Legal Ethics Opinion #1589

Communicating With Adverse Parties: Attorney Contacting Former
Employee of Adverse Corporate Party When Corporate Attorney
Claims to Represent Former Employee Individually

You have presented a hypothetical situation in which A sues B, a
corporation, for medical negligence and fraud.  You indicate that
A's attorney contacts and attempts to interview B's former
employee, X, who has information relevant to A's claims against
B.  However, X states that B's attorney has already contacted her
and advised her not to speak with A's attorney.  Also, B's
attorney has told X that he represents X individually as well as

You have asked the committee to opine whether, under the facts of
the inquiry, it is ethical for B's attorney to contact former
employees of B, advise them that he represents them individually,
and instruct them not to speak with A's attorney.

The appropriate and controlling Disciplinary Rule related to your
inquiry is DR 7-103(A)(1), which provides that a lawyer shall not
communicate or cause another to communicate on the subject of the
representation with a party he knows to be represented by a
lawyer in that matter unless he has the prior consent of the
lawyer representing such other party or is authorized by law to
do so.  

The committee has previously opined that an attorney may
communicate directly with former employees of an adverse party,
unless the attorney is aware that any of the former employees is
represented by counsel.  See LEOs #533, #905.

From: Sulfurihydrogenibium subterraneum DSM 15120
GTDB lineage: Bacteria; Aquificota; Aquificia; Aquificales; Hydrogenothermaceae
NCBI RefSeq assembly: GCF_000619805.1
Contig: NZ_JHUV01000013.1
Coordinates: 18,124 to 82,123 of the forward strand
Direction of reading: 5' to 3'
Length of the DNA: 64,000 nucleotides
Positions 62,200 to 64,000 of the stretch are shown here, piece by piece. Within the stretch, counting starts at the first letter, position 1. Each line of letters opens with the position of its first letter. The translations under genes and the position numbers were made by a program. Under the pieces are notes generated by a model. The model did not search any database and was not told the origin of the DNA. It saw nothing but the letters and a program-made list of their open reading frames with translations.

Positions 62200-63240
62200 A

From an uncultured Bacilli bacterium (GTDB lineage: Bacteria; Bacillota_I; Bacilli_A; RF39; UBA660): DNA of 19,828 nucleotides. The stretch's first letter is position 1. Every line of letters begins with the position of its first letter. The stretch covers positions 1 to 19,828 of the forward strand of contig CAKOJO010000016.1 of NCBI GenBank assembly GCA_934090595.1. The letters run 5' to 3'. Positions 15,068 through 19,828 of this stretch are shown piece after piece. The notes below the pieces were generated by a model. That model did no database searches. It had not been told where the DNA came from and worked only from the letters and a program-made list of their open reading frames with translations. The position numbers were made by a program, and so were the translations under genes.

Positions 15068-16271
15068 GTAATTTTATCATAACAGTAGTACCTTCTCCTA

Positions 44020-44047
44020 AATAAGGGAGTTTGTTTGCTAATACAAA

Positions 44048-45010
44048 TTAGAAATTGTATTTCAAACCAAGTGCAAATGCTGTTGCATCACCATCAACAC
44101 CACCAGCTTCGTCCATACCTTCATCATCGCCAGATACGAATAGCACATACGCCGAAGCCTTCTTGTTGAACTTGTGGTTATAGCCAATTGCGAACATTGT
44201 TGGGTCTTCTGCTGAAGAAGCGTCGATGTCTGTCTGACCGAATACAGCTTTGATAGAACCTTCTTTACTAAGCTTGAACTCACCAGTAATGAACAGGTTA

The question, then, is whether B's former employees are
represented by counsel?  It is well-established that a
corporation's attorney represents, and owes his allegiance to,
the corporation and not individual corporate employees.  See EC

As former employees, X and others have a right to choose their
own counsel. The facts do not indicate that the former employees
have freely chosen counsel.  Instead, the facts indicate that B's
attorney contacted X, advised her not to speak with A's attorney,
and advised her that he represents her as well as B.  Since X did
not choose B's attorney as counsel, B's attorney cannot claim to
represent her absent her agreement.  B's attorney cannot claim to
represent any of the former employees if they did not engage him
to do so.

Since the facts do not indicate that X agreed to representation
by B's attorney, the committee is of the view that B's attorney
cannot advise X that he represents her individually nor may he
instruct X not to speak with A's attorney.  See LEOs #1235,
#1281, #1426.  As to X, or any other unrepresented former
employee, B's attorney may only advise that person to secure
counsel, since that person's interests may be in conflict with
the interests of his client, B.  See DR 7-103(A)(2).  
Committee Opinion
April 11, 1994